On Friday, Dec. 14, Oakland City Council convened a special meeting to certify and declare the passage of Measure AA, the Oakland Children’s Initiative, despite the fact that the measure failed to receive the required two-thirds vote needed for passage at the ballot box.
After the votes were counted and the measure fell short of a two-thirds vote, the mayor’s office asserted that the measure only required a simple majority to pass. This is contrary to the official voter guide sent to all voters which said in multiple places that a two-thirds vote was required.
Moreover, the City Attorney, Barbara Parker, concluded that Measure AA was a parcel tax that required a two-thirds vote to pass. Neither Mayor Libby Schaaf nor the council nor anyone else said anything to the contrary until after the election when they found out they had lost.
We believe there is a strong case to overturn the city council’s action. As such, the Jobs and Housing Coalition is joining forces with the community to initiate a legal challenge to the city council’s action.
Regardless of the merits of the measure, and who doesn’t like children, the council’s vote, ignoring the will of the voters, is a stunning rebuke to the democratic process, and represents a huge breach of trust that businesses, residents and taxpayers will not let go uncorrected.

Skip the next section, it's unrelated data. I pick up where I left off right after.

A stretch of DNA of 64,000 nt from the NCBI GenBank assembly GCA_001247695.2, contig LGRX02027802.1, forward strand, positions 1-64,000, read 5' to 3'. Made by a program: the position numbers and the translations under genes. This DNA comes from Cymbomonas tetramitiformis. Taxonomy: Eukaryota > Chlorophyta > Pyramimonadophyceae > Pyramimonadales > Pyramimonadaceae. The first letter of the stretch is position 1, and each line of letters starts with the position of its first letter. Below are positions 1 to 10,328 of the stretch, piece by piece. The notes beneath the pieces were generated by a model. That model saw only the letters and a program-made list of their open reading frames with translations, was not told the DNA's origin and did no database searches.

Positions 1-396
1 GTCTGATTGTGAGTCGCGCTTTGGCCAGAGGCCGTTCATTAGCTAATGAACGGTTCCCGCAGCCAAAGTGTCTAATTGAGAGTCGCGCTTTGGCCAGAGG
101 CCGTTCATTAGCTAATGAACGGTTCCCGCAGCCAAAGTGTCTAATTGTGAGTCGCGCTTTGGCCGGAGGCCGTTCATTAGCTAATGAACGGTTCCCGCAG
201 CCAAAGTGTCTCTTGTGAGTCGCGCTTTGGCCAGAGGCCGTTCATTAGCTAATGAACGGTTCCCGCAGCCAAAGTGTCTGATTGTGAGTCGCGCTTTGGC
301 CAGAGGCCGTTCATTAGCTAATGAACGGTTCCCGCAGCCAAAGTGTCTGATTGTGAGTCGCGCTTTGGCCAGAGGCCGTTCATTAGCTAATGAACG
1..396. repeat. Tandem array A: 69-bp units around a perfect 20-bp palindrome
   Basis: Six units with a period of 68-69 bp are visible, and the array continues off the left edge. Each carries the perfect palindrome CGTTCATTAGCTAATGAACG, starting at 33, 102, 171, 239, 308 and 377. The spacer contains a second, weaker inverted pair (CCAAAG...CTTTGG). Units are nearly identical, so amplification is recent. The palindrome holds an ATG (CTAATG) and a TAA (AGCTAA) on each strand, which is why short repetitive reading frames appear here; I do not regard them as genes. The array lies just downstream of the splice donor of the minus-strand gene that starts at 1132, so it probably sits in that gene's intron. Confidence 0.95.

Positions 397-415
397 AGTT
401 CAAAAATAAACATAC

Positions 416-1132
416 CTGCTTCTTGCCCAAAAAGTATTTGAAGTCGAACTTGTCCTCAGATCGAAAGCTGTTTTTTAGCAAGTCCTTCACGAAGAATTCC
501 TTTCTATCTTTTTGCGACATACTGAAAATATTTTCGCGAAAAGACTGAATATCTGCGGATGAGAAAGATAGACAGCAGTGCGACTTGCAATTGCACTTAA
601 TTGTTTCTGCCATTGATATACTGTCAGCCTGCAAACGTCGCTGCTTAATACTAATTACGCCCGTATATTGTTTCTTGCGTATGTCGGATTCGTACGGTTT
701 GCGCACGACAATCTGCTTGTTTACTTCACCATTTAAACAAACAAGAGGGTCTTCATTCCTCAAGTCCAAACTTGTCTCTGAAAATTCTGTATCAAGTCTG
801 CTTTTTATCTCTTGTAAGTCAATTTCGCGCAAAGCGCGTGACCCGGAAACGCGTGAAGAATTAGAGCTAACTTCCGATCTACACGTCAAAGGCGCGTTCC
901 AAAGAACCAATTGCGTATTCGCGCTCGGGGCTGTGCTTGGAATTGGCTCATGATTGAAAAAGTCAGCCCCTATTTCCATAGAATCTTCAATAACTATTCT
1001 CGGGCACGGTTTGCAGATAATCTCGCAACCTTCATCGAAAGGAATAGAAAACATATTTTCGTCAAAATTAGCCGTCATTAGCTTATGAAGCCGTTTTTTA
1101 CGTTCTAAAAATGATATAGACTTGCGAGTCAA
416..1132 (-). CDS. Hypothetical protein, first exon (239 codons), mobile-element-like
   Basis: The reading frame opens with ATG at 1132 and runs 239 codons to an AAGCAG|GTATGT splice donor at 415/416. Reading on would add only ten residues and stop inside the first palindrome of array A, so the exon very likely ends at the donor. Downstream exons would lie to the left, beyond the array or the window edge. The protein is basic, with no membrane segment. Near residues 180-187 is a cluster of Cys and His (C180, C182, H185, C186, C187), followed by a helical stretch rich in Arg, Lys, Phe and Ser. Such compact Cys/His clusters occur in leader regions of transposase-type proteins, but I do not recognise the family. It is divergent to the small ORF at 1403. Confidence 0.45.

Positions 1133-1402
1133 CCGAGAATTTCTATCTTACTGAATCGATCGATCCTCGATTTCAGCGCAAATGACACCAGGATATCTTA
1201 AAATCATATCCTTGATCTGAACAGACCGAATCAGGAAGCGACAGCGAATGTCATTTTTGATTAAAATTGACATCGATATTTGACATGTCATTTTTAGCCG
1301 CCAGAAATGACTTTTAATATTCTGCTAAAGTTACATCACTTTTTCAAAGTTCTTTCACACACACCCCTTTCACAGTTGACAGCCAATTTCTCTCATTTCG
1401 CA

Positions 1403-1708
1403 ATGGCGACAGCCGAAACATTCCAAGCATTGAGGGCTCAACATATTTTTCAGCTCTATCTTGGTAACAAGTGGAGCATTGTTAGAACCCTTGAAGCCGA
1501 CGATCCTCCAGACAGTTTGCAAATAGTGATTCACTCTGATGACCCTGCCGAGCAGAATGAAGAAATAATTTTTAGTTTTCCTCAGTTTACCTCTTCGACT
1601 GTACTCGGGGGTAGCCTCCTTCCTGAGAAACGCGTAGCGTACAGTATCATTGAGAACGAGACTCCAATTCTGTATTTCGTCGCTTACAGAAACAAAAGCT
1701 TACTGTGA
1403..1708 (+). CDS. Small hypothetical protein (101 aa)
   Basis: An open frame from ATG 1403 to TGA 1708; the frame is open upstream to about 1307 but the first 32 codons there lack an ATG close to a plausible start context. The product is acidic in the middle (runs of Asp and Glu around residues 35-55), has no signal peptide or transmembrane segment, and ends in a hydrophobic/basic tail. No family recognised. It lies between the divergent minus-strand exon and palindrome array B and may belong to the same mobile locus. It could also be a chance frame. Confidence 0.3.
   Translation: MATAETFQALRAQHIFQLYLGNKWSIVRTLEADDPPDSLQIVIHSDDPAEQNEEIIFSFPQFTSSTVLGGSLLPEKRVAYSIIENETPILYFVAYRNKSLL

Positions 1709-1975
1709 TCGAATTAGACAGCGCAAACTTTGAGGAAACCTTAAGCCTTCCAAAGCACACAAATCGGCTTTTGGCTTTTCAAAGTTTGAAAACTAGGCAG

More than a dozen people showed up at the council meeting to oppose the council’s action. They asserted that the issue is not whether Measure AA is a good measure, the issue is: How dare the council refuse to accept the will of the voters.
Lynette Gibson McElhaney, city councilmember for district three, was the only one to oppose the council’s action. She said it all when she told the council “it’s a sad day when we are saying that our voters have to sue us in order to perfect their will.”
The East Bay Times editorial board said this of the Council’s action: “To change the rules of the game now, after the ballots are counted, is a deplorable undermining of the election process.”
Oakland resident Georgia Richardson pointed out that no one is against children’s education, but this is about process. “What would you tell your children? If you don’t win under the current rules, change the rules? What message does this send to our children? We are doing something that we would not advise them to do.”
We understand that City Attorney Barbara Parker is going to ask the court to validate the council’s action. Members of the Jobs and Housing Coalition have created a legal defense fund and will aggressively litigate to uphold the will of the voters.
One of the ironies is that several Jobs and Housing Coalition members supported the mayor’s children’s fund with million-dollar contributions. But, just like many who spoke at the city council meeting, they feel frustrated by this election process. It’s plain wrong.
Greg McConnell and Mimi Rohr are the President and Di¬rector of Public Affairs of the Jobs and Housing Coalition. They can be reached at [email protected] and [email protected]housing.com.